Today, my roommate asked if the glass on our shelf was rusting. I thought that glass was unable to rust, but he assured me that glass contains iron and so it can. I inspected the bottles, and did not see signs of corrosion, but did begin to reflect on my ancestry. I come from a line of factory workers. My paternal grandfather worked at a Campbell’s soup factory company, my parents met working at a glass factory, and now my brother works maintenance in a factory that creates cardboard cans. Before my father left, he always used to check beneath glass surfaces to see if they were made in the factory where he used to work. Based on my parents’ line of work, glass was predestined to exert thing power over my life.
The first fact I ever learned about glass is that it is not really a solid. I was younger than seven, standing in front of my kitchen window, and my brother informed me that the window was actually a liquid and over the span of hundreds of years it would melt down. My brother was correct to an extent, glass is an amorphous solid-a hybrid of solid and liquid, a chimera of states of matter (Woodford, 2016). Jane Bennett describes, “…’the excruciating complexity and intractability’ of nonhuman bodies” and glass replicates the same complexity (Bennett, 2010). Reflecting on this complexity reminds me of our own bodies. As humans we are never completely one state of matter; we are built of solid bones, liquid blood, and gaseous air. As we age, we lose our original forms and slowly fold in on ourselves similar to how glass will eventually melt away from the mold it once was. Both human and glass bodies share complexity in their unique forms of matter.
The natural birth of glass itself is as lively as any expected of humans or animals. If conditions are right, a lightning strike on a beach can create complex turbulent webs of glass (Hill, 2013). According to Bennett, “If matter itself is lively, then not only is the difference between subjects and objects minimized, but the status of the shared materiality of all things is elevated” (Bennett, 2010). There are few things as lively as when a being is born, and a thing born of lightning is especially alive. Humans share the same electric dependence that glass does. Our hearts rely on electric currents to beat, and glass relies on electricity to be born. The rare, dramatic natural birth of glass elevates its’ status and worth to create something that is more than just an object, but rather a thing. Bennett claims that in order for an object to be a thing it must “produce effects” (Bennett, 2010). The concept, that glass can be born from sand and lightning, does produce an effect. It reminds me of home. Residing in Florida, titled the ‘Lightning Capital of the United States’, as well as on the coast near the sandy beaches I am all too familiar with glasses’ parents (Johnston, 2012). Both lightning and sand are tiles in the mosaic of Florida life, and so glass and I are once again entangled based off our parental history.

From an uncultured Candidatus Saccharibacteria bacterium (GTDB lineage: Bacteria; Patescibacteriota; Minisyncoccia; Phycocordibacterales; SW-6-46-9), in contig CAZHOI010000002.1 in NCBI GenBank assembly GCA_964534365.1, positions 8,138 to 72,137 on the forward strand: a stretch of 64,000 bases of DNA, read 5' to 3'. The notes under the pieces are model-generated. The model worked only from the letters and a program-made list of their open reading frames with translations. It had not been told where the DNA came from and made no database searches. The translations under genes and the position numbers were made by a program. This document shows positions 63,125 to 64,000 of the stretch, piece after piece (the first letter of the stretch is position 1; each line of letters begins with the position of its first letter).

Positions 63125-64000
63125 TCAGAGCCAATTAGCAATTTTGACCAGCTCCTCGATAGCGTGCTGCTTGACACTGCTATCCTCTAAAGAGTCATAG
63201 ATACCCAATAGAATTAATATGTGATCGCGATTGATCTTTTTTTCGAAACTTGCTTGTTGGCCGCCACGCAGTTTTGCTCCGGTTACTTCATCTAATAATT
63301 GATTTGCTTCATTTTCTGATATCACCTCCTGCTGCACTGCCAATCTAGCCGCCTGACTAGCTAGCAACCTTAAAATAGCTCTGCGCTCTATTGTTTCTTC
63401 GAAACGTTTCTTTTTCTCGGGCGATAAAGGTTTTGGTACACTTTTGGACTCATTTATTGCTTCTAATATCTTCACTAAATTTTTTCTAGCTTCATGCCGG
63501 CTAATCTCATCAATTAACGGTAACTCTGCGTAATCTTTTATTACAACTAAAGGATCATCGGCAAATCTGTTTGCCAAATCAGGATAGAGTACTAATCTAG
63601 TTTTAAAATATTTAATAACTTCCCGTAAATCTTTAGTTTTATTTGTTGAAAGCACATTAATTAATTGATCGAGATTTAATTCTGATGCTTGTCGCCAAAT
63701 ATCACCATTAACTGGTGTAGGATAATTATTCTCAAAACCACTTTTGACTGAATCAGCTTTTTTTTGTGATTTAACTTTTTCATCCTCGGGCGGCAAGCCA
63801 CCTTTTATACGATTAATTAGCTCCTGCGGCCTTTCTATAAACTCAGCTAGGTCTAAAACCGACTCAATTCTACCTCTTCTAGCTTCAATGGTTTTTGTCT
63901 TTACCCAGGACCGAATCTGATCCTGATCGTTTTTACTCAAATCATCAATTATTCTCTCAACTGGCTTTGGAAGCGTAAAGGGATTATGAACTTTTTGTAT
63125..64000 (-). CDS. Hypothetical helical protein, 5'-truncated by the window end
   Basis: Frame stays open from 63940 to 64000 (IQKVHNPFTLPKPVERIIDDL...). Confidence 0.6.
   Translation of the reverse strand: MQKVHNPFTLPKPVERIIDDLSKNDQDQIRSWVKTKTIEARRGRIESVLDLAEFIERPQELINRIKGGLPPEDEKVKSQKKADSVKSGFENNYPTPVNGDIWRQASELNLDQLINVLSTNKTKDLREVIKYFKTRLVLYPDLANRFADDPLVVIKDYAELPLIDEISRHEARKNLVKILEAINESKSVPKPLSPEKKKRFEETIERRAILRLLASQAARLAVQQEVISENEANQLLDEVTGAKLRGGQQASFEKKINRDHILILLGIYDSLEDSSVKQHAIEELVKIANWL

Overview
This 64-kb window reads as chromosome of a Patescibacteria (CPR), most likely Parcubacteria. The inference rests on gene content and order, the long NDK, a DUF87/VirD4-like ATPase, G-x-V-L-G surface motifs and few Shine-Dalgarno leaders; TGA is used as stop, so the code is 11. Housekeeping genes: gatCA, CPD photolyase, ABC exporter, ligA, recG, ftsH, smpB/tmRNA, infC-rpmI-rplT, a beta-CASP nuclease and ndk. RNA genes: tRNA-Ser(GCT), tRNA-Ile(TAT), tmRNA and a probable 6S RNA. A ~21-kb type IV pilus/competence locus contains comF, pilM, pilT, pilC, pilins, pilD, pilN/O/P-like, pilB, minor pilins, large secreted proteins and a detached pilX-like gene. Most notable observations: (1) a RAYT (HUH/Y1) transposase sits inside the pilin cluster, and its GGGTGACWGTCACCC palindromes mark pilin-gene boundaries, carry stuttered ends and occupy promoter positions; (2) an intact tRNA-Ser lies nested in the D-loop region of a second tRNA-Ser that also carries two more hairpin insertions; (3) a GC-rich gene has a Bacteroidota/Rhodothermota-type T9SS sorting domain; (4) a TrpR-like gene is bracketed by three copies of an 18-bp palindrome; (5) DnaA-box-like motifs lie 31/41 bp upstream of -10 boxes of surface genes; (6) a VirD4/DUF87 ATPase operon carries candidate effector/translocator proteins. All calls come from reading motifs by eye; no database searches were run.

Bennett observed that America’s obsession with materials results in antimateriality in which we constantly replace our belongings thus concealing thing power (Bennett, 2010). This should arguably be the same for glass as it can be found in plates, mirrors, windows, and many other materials. It seems unlikely that such a versatile material would so heavily project thing power due to the ease of replacement, but for me that is not true. I carefully selected the white plates in my kitchen because I think that they make cheap food look like it came from a high quality restaurant. I save all the glass jelly, pasta, and pickle jars I go through because they are too important to discard- I will use them for something else eventually. I even take special care cleaning my mirrors because I want them to be completely free of dust once I finish. Bennett described how things retain their power even after being discarded because “vital materiality can never really be thrown ‘away’” (Bennett, 2010). The glass that I previously refer to sitting on my book shelf was actually recycled bottles. The discarded vessels still projected power even after they were left as trash, and so I took them to display their liveliness inside my home.
I realize now that glass has been a ‘thing’ to me long before I learned what thing power was. I was always fascinated by its’ complexity, familiar with its’ ancestry, and unknowingly responded to its’ powers. Whether glass is naturally made or forged in factories it still carries the remnants of its’ sandy roots and reminds us that we are never really separated from nature.
Also, glass cannot rust (Glass Worldwide, n.d.)
– Nicole Alder
Bennett, J. (2010). Vibrant Matter. London: Duke University Press.
Glass Worldwide. (n.d.). Does glass rust? Retrieved from Glass Worldwide: http://www.chemetall.com/Documents/News/2015/2015_Glass-Worldwide_issue61_Does-glass-rust.pdf
Hill, K. (2013, July 2). What Really Happens When Lightning Strikes Sand: The Science Behind a Viral Photo. Retrieved from Scientific America: https://blogs.scientificamerican.com/but-not-simpler/what-really-happens-when-lightning-strikes-sand-the-science-behind-a-viral-photo/
Johnston, C. (2012, June 30). Data disprove Tampa’s lightning capital claim. Retrieved from Tampa Bay Times: http://www.tampabay.com/news/bizarre/data-disprove-tampas-lightning-capital-claim/1238171
Woodford, C. (2016, September 17). Glass. Retrieved from Explain That Stuff: http://www.explainthatstuff.com/glass.html